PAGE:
Uganda: Only The People Can Stop The Desecration Of Our Constitution

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Jacqueline Asiimwe

[Commentary]

In order to encourage a national debate on Uganda's problems and to explore solutions The Black Star News invites nationals to submit essays of reasonable length addressing the topic " Where Uganda is Today And The Changes We Need."

I can remember the euphoria of those years, as if it was yesterday -- when I contributed to something big.

I was part of a group of women, seeking views of other women, at the dawn of the birth of the 1995 Constitution. There was such hope that finally we had a "People’s" Constitution – not one smuggled in the dark into the pigeon holes of our nation's Members of Parliament, but one prepared in the full glare of daylight and written after people from all walks of life shared their views.

That was then. And this is now.

And looking back at all the energy we spent, it is fast becoming clear that we wrote a Constitution which our leaders had no intention of respecting. What we have now is a Constitution, without Constitutionalism. A key tenant of Constitutionalism is the respect of the rules that are laid down. But in Uganda, we have failed or refused to respect rules, and instead, we have used the Constitution for selfish political ends.

The first change of rules was the now infamous removal of term limits for the Presidency – for which the then sitting Parliament was paid five million shillings apiece or less than $3,000. That very action has opened the floodgates of the desecration of the Constitution and we are not headed to a pretty place, unless we stop this watershed.

Fast forward to 2013. We have seen four major incidents that have shown how little we respect the Constitution. The first is an unlikely example – but it is there nonetheless. When the ruling National Resistance Movement (NRM) Caucus "threw out" the Marriage and Divorce Bill, they were violating the Constitution.

There is a clear Article in our Constitution that proscribes the right to equality at marriage, in marriage and at its dissolution – and the Marriage and Divorce Bill was an articulation of this Constitutional principle. Regardless of the contentious issues, because of the article in the Constitution, Uganda must reform its marriage laws to reflect the principle. We cannot run away from that. But the bill was thrown out without much ado and consequence. But for us who watch the Constitution, that was one other blow.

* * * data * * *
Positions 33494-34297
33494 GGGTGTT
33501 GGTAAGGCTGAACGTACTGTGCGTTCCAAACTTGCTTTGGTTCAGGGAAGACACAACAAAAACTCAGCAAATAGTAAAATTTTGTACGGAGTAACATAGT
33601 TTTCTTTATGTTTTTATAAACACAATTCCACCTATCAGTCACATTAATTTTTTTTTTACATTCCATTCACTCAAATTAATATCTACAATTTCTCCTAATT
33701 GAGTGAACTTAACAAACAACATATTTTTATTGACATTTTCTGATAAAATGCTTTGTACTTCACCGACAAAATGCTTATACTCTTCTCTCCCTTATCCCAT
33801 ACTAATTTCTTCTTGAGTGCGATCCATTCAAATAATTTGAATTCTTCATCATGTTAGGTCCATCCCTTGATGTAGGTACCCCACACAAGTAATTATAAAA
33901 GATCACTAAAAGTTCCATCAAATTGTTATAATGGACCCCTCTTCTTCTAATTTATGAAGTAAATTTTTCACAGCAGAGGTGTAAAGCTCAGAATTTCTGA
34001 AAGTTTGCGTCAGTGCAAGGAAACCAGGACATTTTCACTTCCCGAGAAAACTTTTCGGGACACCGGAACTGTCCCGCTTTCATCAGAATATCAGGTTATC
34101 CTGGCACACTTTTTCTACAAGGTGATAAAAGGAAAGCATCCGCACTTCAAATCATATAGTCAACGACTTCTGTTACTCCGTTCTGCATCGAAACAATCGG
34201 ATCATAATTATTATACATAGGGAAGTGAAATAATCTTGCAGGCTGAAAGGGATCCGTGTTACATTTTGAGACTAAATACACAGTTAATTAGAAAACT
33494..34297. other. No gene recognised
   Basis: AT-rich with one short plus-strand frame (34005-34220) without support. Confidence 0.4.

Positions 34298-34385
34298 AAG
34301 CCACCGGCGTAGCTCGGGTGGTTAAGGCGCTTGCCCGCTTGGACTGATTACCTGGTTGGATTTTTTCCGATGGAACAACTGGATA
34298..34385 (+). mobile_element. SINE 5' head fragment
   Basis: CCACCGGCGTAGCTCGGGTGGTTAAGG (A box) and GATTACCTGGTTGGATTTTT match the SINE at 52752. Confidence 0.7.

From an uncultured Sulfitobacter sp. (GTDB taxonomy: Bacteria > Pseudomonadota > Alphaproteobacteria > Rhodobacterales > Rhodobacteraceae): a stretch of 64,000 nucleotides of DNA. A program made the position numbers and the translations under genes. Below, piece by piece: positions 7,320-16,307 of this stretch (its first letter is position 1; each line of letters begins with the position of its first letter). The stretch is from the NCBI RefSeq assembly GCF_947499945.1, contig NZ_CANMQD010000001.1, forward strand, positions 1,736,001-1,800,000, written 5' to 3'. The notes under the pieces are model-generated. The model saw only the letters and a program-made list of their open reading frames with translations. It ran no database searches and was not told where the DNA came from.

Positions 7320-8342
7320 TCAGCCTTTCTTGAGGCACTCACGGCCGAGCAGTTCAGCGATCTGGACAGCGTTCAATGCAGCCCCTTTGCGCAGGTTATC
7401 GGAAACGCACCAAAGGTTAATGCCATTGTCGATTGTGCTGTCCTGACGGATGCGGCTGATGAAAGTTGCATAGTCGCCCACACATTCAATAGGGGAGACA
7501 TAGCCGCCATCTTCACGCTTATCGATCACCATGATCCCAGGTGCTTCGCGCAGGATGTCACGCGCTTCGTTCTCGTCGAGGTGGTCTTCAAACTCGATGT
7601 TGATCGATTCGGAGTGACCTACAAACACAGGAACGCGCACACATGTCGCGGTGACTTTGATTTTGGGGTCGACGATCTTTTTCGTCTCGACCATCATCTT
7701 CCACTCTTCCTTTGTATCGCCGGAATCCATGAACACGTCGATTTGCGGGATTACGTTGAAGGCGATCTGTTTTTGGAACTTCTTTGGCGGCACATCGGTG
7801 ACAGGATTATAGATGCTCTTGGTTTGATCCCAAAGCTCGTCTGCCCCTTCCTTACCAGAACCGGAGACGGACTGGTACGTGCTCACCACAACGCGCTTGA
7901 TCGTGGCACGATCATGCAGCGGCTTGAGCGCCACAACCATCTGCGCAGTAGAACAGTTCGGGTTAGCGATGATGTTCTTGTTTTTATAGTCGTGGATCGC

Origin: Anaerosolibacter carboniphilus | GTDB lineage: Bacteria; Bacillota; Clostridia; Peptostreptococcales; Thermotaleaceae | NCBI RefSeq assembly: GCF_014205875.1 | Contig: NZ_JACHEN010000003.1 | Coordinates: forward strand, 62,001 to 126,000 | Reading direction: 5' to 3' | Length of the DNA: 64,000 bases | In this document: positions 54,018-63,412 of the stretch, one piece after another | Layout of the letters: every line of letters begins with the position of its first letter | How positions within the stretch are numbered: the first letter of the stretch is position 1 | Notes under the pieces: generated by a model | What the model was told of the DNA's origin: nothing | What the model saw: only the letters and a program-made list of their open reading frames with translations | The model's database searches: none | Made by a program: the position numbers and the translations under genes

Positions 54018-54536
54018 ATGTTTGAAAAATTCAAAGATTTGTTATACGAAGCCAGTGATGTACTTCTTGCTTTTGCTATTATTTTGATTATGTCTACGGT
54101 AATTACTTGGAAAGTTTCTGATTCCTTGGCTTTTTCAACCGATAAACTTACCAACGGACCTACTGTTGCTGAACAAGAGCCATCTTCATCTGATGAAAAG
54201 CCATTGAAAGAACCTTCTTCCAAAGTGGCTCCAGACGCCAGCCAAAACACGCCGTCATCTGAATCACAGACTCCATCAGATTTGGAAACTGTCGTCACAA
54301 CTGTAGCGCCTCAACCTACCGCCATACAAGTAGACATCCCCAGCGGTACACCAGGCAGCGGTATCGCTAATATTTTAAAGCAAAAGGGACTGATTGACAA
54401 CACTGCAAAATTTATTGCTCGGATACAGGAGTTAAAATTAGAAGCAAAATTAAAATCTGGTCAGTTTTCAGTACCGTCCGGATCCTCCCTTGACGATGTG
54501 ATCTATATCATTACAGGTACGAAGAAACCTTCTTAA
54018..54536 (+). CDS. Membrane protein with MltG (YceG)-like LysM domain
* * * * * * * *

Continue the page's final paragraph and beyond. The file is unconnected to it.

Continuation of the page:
The next blow came when the Parliament chose to approve the appointment of the former Army Commander, Gen. Aronda Nyakairima, a serving military man, into a political position, as Minister of Internal Affairs, serving the ruling party. Our Constitution is clear that Uganda is a civilian state and that the army must be subordinate to civilian rule and not be party to partisan politics. To serve as a minister of a ruling party, as a serving army man, is in violation of the Constitution.

The third example is one that touches on the re-appointment of the Chief Justice, Benjamin Odoki.

The office holder reached the mandatory retirement age of 70 this year and the Constitution is clear that because of this, he would not be eligible to serve as Chief Justice. However, the President appointed the Chief Justice again, even looking to the Constitution to give credence to his unconstitutional act.

All eyes are now on Parliament to see whether they will approve this appointment. Given that this same Parliament approved the appointment of an army man to a political office – the writing may already be on the wall.

The final example I will point to is the recently passed Public Order Management Bill, which seeks to regulate the rights to freedom of assembly and association. The broad intent of the bill is to stop, or make it hard for any Ugandans to associate or show dissent without state approval – granted through the Inspector General of Police. This bill goes against the spirit and letter of the Constitutional rights to assembly and association. But the Bill was passed regardless.

And so, the Constitution has become for us a document, which our leaders are willing to violate at every turn, not caring that in so doing, in disrupting and disrespecting the Constitution, they are actually committing treason. It’s that bad. It’s that sad.

Since this is a People’s Constitution, it must be we the people who once again, rise to demand a stop to this blatant abuse of the Constitution.

We must reclaim our Constitution.

 

Feel free to submit to milton@blackstarnews.com your own commentary, accompanied with a high resolution headshot photo, if you're interested in contributing to this debate.

 

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